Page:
U.S. Secretary of State Mike Pompeo has defended a U.S. drone strike that killed top Iranian commander Qasem Soleimani in Iraq early this year, after a UN expert deemed it as "unlawful."
In a statement on July 9, Pompeo rejected the conclusions of Agnes Callamard, the UN special rapporteur on extrajudicial, summary, or arbitrary executions, as "spurious."
He said the United States had been "transparent" regarding the international law basis for the strike, citing a letter it sent to the UN Security Council explaining that "the strike was undertaken in the exercise of the United States' inherent right of self-defense."
Callamard presented her findings earlier on July 9 to the UN Human Rights Council in Geneva, in which she said the January 3 drone strike near Baghdad's airport that killed Soleimani constituted an "arbitrary killing" for which the United States is responsible under international human rights law.
She said the United States had provided no specific evidence that showed Soleimani was planning an imminent attack against U.S. interests, particularly in Iraq, for which immediate action was necessary and would have been justified.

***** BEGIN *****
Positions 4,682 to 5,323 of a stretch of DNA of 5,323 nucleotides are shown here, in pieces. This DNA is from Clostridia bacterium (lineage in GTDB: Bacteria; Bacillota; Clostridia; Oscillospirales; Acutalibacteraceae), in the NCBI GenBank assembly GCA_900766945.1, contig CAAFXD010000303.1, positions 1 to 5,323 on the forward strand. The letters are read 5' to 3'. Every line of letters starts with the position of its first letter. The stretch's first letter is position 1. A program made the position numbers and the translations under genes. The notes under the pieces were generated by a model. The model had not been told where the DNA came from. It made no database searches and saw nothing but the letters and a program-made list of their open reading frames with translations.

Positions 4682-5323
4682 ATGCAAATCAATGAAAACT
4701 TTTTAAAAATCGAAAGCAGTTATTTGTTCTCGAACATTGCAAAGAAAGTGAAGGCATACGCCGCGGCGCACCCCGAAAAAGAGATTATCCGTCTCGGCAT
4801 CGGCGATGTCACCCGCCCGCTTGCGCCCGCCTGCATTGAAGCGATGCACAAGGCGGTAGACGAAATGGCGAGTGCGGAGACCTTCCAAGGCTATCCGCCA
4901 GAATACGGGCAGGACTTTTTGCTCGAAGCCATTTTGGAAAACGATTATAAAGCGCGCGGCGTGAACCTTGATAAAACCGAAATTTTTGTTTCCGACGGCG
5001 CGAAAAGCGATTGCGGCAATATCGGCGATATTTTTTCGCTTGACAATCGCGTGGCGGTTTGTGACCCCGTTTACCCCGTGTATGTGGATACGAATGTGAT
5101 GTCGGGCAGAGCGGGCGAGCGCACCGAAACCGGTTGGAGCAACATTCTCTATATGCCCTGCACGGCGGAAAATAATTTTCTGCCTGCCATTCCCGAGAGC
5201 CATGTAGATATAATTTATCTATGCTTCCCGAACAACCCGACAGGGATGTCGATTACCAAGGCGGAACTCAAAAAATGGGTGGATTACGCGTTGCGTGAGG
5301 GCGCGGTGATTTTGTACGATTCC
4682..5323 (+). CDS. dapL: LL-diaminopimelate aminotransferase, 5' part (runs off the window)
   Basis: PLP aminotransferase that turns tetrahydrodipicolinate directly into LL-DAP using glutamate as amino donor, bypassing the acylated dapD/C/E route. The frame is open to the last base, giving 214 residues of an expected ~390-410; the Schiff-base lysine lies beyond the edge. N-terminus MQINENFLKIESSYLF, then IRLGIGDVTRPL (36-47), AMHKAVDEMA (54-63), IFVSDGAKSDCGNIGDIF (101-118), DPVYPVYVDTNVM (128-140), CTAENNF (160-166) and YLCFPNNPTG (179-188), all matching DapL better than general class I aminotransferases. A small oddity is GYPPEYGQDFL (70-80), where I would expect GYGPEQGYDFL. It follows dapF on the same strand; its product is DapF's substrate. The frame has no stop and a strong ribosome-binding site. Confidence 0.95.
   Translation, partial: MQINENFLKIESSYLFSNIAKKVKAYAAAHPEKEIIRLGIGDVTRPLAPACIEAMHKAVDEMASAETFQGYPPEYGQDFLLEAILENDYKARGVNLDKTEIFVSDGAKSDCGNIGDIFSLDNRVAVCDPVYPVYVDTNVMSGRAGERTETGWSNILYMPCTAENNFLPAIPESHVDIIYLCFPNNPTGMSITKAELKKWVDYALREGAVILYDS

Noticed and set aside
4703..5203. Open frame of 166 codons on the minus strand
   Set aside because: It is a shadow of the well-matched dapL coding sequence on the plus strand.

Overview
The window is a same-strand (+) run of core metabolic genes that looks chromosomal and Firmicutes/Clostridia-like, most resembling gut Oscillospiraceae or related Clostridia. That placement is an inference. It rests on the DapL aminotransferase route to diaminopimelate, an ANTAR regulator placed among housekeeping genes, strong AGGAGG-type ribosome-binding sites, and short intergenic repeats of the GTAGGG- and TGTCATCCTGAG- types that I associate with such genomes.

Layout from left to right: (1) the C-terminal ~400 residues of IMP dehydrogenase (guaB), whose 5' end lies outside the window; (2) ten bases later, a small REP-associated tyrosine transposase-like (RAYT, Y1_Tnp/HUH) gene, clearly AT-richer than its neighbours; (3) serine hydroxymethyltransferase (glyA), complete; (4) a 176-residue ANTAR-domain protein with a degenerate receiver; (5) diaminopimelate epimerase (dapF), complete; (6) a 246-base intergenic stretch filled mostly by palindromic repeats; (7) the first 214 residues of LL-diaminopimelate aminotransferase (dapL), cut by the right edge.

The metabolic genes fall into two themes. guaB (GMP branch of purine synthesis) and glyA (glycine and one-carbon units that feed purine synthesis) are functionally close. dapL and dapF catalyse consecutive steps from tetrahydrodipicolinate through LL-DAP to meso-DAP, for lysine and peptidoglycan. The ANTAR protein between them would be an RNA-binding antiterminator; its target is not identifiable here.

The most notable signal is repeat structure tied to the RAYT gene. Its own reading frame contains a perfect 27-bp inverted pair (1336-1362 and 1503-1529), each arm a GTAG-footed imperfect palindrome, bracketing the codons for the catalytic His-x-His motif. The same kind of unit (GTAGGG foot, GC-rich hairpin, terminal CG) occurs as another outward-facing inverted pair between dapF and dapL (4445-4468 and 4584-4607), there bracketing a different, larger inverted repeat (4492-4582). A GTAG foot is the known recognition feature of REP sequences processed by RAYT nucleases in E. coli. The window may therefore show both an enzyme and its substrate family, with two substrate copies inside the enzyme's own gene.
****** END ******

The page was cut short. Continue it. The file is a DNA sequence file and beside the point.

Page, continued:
But Pompeo said the strike that killed Soleimani "was in response to an escalating series of armed attacks in the preceding months" by Iran.
He also said it was conducted to deter Iran from launching or supporting further attacks against the United States or U.S. interests and was carried out to degrade the capabilities of the Quds Force of the Islamic Revolutionary Guards Corps (IRGC).
According to the United States, Soleimani was responsible for orchestrating attacks on U.S. forces for years and in the process of planning further attacks on Americans and U.S. allies in the region.
In retaliation for the assassination of Soleimani, who headed the Quds Force, an Iranian ballistic-missile strike on January 8 targeted U.S. bases in Iraq housing U.S. forces, leaving some 110 U.S. troops suffering from traumatic brain injuries.
According to Callamard, Iran's retaliatory strikes also were unlawful.
Abu Mahdi al-Muhandis, the leader of the Iran-backed Kataib Hizbullah militia and deputy head of Iraq's state-sanctioned Popular Mobilization Units, was also killed in the January strike that targeted Soleimani.
Kataib Hizbullah and affiliated Iran-backed militia have been linked to multiple rocket attacks on U.S. forces in Iraq, including one in late December that killed a U.S. defense contractor and wounded several U.S. and Iraqi soldiers at a military base in the northern Iraqi city of Kirkuk.
As the head of the Quds Force, Soleimani was a key figure in supplying weapons and explosive devices to Iraqi insurgents that killed or wounded U.S. soldiers in Iraq following the ouster of Saddam Hussein. He was also the main figure running Iran's policy in Syria and support for the Lebanese militant group Hizballah.